State auditors recommended that LaRue County Adult and Family Education maintain better documentation in its participant files.
This was the fourth year the state auditor’s office was requested to audit the Council on Postsecondary Education’s grant recipients. LaRue County was one of 31 adult education programs reviewed by State Auditor Crit Luallen’s office for the previous fiscal year.
LCAFE served almost 300 students during the audited year, July 1, 2006, to June 30, 2007, program director Sarah Hornback said.
“While audits are somewhat stressful, they help us learn ways to improve our record keeping while we continue our focus on what is most important – helping our adult students reach their academic and family goals,” Hornback said.
Thirteen participants in the LCAFE program were selected at random from the electronic student data, according to the audit report. The examiners checked documentation, assessment testing and achievement of goals. Providers are required to retain records supporting the information submitted electronically through the Adult Education Reporting Information Network.
According to the audit, three participant files “did not contain documentation to support the recorded attendance hours;” three participant files did not “contain evidence of separation due to no activity for 90 consecutive days;” and three Family Literacy participant files did not contain documentation showing the child’s education progress.
The auditors recommended that participant files contain all necessary documentation to support the electronic files and that a policy be formed to address participants who are not making progress.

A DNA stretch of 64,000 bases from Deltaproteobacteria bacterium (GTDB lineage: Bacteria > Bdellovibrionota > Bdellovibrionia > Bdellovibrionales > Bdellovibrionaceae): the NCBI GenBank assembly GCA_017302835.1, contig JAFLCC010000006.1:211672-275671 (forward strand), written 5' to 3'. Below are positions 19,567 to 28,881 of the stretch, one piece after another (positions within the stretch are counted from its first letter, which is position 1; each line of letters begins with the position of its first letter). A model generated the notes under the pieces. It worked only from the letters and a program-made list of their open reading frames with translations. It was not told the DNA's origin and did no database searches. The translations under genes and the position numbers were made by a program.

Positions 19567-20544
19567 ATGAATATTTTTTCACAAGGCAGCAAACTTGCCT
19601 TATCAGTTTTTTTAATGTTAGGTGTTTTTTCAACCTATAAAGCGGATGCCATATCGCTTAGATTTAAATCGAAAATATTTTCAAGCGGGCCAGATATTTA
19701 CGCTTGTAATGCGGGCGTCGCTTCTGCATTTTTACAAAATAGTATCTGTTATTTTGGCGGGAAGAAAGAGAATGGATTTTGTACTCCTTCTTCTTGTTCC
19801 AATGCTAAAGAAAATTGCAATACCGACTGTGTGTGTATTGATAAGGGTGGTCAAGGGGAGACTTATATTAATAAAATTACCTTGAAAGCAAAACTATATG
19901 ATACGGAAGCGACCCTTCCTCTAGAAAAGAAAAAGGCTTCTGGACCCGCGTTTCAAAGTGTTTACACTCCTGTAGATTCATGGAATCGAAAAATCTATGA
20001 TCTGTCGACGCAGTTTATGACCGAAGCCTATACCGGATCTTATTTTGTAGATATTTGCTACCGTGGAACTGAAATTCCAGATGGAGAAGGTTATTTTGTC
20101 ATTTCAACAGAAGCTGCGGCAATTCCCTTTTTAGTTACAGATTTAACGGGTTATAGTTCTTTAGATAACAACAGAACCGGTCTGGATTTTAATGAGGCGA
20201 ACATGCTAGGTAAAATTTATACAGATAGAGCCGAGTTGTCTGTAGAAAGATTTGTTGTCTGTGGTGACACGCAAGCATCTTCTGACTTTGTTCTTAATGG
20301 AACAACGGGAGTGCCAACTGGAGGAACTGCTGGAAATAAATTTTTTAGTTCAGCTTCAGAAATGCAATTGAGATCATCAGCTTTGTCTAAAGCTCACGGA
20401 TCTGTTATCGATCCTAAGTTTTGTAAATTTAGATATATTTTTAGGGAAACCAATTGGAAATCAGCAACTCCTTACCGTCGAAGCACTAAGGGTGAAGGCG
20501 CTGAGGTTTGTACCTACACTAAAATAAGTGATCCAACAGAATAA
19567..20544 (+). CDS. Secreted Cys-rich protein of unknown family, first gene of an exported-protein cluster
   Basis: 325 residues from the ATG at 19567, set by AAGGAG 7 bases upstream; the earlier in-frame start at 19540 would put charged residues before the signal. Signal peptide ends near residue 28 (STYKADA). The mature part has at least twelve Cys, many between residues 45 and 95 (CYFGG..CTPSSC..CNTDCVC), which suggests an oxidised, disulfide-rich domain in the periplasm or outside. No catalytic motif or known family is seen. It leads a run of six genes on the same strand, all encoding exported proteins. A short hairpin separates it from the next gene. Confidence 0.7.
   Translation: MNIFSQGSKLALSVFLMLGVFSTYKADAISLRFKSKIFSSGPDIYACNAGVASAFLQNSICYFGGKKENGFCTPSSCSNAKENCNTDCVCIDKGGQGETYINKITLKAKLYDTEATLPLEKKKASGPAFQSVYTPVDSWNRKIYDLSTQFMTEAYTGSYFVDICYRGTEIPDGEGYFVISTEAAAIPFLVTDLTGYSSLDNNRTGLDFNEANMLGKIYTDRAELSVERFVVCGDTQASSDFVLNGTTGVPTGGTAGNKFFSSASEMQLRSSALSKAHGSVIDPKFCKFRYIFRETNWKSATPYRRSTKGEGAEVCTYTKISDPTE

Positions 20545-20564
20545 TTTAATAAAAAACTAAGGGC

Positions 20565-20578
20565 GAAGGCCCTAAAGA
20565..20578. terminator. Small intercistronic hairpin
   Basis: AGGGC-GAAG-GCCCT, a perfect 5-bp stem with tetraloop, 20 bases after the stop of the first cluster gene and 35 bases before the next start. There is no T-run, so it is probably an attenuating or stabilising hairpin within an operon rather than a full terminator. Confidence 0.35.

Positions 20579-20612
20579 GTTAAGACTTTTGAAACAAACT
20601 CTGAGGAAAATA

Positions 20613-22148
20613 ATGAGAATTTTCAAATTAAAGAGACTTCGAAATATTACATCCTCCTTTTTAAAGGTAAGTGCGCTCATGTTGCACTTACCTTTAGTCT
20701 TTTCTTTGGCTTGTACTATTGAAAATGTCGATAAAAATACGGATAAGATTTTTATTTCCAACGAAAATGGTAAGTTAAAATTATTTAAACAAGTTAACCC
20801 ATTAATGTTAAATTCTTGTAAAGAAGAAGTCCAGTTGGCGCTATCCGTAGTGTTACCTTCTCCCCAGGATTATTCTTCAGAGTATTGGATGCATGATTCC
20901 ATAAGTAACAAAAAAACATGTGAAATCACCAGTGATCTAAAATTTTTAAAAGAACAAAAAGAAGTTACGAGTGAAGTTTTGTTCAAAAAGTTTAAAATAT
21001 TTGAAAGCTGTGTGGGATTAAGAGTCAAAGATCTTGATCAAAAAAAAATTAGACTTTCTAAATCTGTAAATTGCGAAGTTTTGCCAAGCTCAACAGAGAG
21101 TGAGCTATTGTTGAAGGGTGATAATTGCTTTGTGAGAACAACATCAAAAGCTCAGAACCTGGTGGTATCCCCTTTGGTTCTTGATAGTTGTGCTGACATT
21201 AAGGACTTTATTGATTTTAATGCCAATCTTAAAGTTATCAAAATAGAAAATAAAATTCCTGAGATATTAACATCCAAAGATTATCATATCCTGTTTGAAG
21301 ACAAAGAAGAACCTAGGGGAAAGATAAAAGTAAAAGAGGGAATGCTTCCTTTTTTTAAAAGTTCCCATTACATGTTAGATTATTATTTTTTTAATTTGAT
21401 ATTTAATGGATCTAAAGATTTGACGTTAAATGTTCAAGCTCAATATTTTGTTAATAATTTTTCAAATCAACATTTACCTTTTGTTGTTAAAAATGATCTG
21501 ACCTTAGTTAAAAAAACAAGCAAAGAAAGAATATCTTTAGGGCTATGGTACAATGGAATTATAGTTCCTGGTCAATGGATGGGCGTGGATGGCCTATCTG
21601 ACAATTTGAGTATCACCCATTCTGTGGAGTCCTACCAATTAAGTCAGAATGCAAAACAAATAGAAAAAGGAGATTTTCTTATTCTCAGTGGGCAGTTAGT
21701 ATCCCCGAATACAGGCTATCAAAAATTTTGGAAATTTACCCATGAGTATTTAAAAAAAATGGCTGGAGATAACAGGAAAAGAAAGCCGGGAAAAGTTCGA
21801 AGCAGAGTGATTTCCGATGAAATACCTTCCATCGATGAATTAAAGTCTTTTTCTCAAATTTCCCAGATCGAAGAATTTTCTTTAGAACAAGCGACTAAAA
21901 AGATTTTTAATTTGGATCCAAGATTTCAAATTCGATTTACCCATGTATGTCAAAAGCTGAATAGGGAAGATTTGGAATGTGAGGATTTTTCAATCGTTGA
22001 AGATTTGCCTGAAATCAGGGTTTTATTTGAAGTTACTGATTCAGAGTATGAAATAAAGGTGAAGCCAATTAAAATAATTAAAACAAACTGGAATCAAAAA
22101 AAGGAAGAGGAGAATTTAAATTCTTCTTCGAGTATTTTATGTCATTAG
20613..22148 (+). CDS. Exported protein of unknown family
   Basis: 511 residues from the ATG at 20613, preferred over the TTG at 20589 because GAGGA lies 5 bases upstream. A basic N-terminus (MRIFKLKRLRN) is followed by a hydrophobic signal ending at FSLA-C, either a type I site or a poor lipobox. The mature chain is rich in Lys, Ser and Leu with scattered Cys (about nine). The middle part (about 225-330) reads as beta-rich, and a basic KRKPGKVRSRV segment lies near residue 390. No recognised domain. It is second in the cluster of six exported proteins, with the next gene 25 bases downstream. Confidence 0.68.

LCAFE’s response was that the three participants whose files were incomplete were enrolled in the Even Start program. The clerk may have included “parent time” hours in totals in error. Parent time includes reading, writing and budgeting. In the future, a clerk will check attendance for accuracy against a sign-in sheet.
In the future, the clerk will note a participant’s separation from the program and progress reports will be added to the office file.
Other components checked were payroll, personnel files and expenditures. The auditors found those records to be in compliance.
“This is our second audit since I have been the program coordinator for the last eight years or so,” Hornback said. “While we would prefer an audit with no findings, we were pleased that there were no financial issues noted and only minor paperwork issues with a few participant folders. Staff transitions and changing record keeping requirements may have contributed to the few findings noted. We have already taken steps to refine our paperwork so that all required documentation is available in each student's folder.”
Statewide, the audit showed recipients in general to be managing grant money within the parameters set by the state.
The adult education programs have been funded by the Council on Postsecondary Education since 2000. Last year’s grants totaled $11.6 million.
Other counties audited were Adair, Barren, Bath, Bullitt, Butler, Caldwell, Campbell, Casey, Christian, Clay, Cumberland, Daviess, Franklin, Garrard, Grant, Harlan, Hopkins, Kenton, Lawrence, McCreary, Muhlenberg, Nicholas, Ohio, Pike, Whitley and Woodford. Hardin and Jefferson counties had two programs receiving grant money from CPE.
To view the individual program audits, visit www.auditor.ky.gov.